International Criminal Court begins first trial: a milestone for the protection of civilians

9 Nov, 2006 | Comunicati Stampa

The first ever confirmation of charges hearing is being held today at the International Criminal Court, focusing on the charges against Thomas Lubanga for the conscription, enlistment or use of child soldiers in the DRC. No Peace Without Justice welcomes this historic event as a step toward ending impunity in the Democratic Republic of Congo (DRC) and as a signal of growing international determination to end the use of child soldiers.

The Office of the Prosecutor officially opened its investigation in the DRC in June 2004, acting on the referral from President Joseph Kabila. The ongoing violence in the DRC dates back to a conflict beginning in 1996, however, the ICC investigation focuses only on crimes that occurred after the Rome Statute entered into force in July 2002.

The near global ratification of the Additional Protocols of the Geneva Conventions and the Convention of the Rights of the Child has established customary law prohibiting the conscription, enlistment or use of child soldiers under the age of fifteen. This applies to both State and non-State entities, regardless of whether they have ratified these instruments and, since the early 1990s, there has been a push to raise the minimum age to eighteen. Despite these positive steps, child soldiers are currently used in more than thirty countries.
The prohibition of the conscription, enlistment or use of child soldiers under age fifteen in the Rome Statute signals the gravity of this crime; the issue is given greater weight by these hearings. However, the crime of recruitment should not be viewed in isolation: the conscription, enlistment or use of child soldiers is inextricably linked with overall strategies of warfare that violate international humanitarian law. The charge of recruitment should be included in each and every indictment where there is evidence it has been committed, to underscore the pervasive recruitment or use of child soldiers, but it should not be the only charge. No Peace Without Justice hopes and believes that the ICC will follow these charges with further indictments for the serious crimes committed against the people of the DRC.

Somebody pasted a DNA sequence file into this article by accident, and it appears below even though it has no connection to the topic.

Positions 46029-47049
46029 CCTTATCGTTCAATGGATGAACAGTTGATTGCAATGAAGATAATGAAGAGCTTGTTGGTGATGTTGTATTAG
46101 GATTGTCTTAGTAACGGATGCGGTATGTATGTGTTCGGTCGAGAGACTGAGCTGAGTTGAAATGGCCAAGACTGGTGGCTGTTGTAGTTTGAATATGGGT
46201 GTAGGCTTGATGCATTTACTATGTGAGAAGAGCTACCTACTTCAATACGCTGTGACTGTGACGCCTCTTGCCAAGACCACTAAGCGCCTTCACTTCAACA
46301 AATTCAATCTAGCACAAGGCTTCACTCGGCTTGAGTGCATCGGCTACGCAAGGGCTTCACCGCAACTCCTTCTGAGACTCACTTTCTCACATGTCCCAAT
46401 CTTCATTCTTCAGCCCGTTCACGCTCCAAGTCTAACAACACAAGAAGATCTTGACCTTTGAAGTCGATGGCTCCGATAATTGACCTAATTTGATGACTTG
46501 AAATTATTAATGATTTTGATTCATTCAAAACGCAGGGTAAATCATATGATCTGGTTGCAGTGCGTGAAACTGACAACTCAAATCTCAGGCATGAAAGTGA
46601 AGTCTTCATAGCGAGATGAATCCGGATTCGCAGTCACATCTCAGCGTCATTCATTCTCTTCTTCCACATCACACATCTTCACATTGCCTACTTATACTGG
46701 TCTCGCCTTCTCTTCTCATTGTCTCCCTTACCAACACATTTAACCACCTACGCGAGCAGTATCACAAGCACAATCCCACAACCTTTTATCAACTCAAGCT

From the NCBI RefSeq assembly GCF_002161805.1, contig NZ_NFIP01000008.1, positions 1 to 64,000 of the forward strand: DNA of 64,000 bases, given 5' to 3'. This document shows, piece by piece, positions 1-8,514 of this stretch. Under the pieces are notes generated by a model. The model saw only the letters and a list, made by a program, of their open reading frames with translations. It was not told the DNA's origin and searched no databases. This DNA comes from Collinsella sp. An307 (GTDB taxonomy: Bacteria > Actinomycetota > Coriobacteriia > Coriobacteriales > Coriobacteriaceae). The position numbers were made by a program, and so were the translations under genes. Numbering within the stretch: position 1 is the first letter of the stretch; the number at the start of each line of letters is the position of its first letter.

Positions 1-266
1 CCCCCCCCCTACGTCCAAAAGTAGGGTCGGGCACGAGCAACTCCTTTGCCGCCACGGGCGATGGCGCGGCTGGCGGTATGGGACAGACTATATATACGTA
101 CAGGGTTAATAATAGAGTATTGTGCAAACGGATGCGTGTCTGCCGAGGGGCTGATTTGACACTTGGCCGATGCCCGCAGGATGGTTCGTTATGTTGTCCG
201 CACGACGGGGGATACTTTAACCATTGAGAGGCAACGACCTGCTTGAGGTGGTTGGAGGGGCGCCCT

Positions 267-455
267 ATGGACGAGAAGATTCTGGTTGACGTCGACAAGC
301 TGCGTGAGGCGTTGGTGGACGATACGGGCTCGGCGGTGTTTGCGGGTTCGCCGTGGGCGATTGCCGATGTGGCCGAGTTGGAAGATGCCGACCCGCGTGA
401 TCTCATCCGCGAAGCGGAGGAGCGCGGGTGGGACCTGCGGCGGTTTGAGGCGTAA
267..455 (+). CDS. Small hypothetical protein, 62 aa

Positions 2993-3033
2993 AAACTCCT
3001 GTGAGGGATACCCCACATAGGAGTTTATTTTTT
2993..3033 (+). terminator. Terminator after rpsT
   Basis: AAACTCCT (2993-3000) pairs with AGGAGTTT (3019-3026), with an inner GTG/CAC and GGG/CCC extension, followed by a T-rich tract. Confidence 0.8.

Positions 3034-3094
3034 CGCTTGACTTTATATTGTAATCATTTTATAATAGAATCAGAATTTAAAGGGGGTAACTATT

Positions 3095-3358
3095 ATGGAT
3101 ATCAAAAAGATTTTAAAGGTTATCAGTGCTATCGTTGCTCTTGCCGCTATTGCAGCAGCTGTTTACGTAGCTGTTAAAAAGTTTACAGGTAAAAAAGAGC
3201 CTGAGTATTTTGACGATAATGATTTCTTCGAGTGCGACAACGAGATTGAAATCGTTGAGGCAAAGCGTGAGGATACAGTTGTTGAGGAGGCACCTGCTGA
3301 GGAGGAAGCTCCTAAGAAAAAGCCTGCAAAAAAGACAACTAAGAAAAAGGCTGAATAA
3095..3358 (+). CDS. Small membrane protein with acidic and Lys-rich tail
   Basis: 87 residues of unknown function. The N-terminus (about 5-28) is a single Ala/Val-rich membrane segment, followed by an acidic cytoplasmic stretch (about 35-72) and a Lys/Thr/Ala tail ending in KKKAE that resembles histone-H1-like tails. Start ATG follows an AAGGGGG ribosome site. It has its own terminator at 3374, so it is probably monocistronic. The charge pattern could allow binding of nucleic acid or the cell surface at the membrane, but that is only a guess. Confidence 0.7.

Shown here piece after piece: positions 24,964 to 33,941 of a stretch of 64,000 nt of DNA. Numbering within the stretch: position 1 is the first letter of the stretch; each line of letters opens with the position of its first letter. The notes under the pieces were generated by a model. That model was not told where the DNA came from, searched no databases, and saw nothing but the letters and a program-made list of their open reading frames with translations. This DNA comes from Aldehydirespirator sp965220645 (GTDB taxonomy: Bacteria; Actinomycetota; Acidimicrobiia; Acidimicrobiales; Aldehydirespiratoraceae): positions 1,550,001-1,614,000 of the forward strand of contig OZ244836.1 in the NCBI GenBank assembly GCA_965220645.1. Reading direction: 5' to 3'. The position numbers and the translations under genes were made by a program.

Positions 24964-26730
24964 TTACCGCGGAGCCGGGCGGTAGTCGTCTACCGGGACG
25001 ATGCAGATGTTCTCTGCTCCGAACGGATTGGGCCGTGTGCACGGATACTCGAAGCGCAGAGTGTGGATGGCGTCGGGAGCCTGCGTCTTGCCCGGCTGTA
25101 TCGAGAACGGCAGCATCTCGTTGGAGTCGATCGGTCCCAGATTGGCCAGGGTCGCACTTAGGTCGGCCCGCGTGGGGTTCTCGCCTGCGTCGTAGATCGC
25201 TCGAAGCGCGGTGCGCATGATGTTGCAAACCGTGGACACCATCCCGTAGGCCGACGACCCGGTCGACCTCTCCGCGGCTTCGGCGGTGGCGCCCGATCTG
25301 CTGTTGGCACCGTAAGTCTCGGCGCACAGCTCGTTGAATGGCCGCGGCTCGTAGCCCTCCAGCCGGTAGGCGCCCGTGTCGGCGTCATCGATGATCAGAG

The focus of the indictment against Mr Lubanga on the conscription, enlistment or use of child soldiers makes it likely that some children will testify at trial. No Peace Without Justice strongly urges that all appropriate measures are employed for the protection of their safety, physical and psychological well-being, dignity and privacy, as required by the Rome Statute. All children affected by this conflict, and particularly children who appear before the ICC, should also be provided with services for their recovery and reintegration.

No Peace Without Justice strongly supports the policy of the Office of the Prosecutor to focus on “those who bear the greatest responsibility” for the alleged commission of crimes. No Peace Without Justice believes that the OTP should focus on those who bear the greatest responsibility for the crime base as a whole, as opposed to the most horrendous or signature crimes, for three reasons. First, it locates responsibility with the people who actually make the decisions. Second, it is the best chance for deterrence, as the planning of these crimes occurs at the highest level of decision-making, where the likelihood of criminal prosecution can be a deterrent factor. Third, it is the best chance of reaching the greatest number of victims, as these people are responsible for multiple crimes, not just for individual atrocities.

To accomplish this, No Peace Without Justice believes that the OTP should first, identify the crime base, i.e. the totality of crimes committed in any given situation. Only then can the OTP identify those who bear the greatest responsibility for the totality of the crimes, irrespective of who they are or the fighting faction to which they may belong, before selecting the most representative crimes to prosecute. This will increase the effectiveness of the investigations and prosecutions and will provide justice for more victims than would otherwise be possible; people who lived under policies to violate the laws of war and who can recognise their stories in the indictments.

For the ICC to be able to operate in the situation countries and to maximise the impact of its work and decisions, it must implement a focused, sustained and widespread outreach program, designed to facilitate two-way interaction with local populations, to promote understanding and manage expectations. No Peace Without Justice recognises the efforts of the ICC to undertake outreach in the situation countries and in particular in the DRC and urges the ICC to intensify those efforts, particularly as important milestones in the process of Mr Lubanga’s case continue to be achieved. Nevertheless, misunderstandings and misconceptions about the ICC remain rampant across the DRC and the Court’s outreach efforts should be intensified, particularly to reach children, who are the primary victims of the crime of recruitment, and the fighting forces, who need to be informed that it is, under all circumstances, a crime to conscript, enlist or use child soldiers.

Outreach is not a luxury: it is an operational necessity. It can help the Court do its job investigating crimes and connecting with victims. The more outreach that is done, the more people interact with the ICC, the less unusual it is and the more the ICC can offer protection to those with whom it interacts. One leaflet in a village that has none is cause for comment; one leaflet in a village that has been inundated with information is simply par for the course.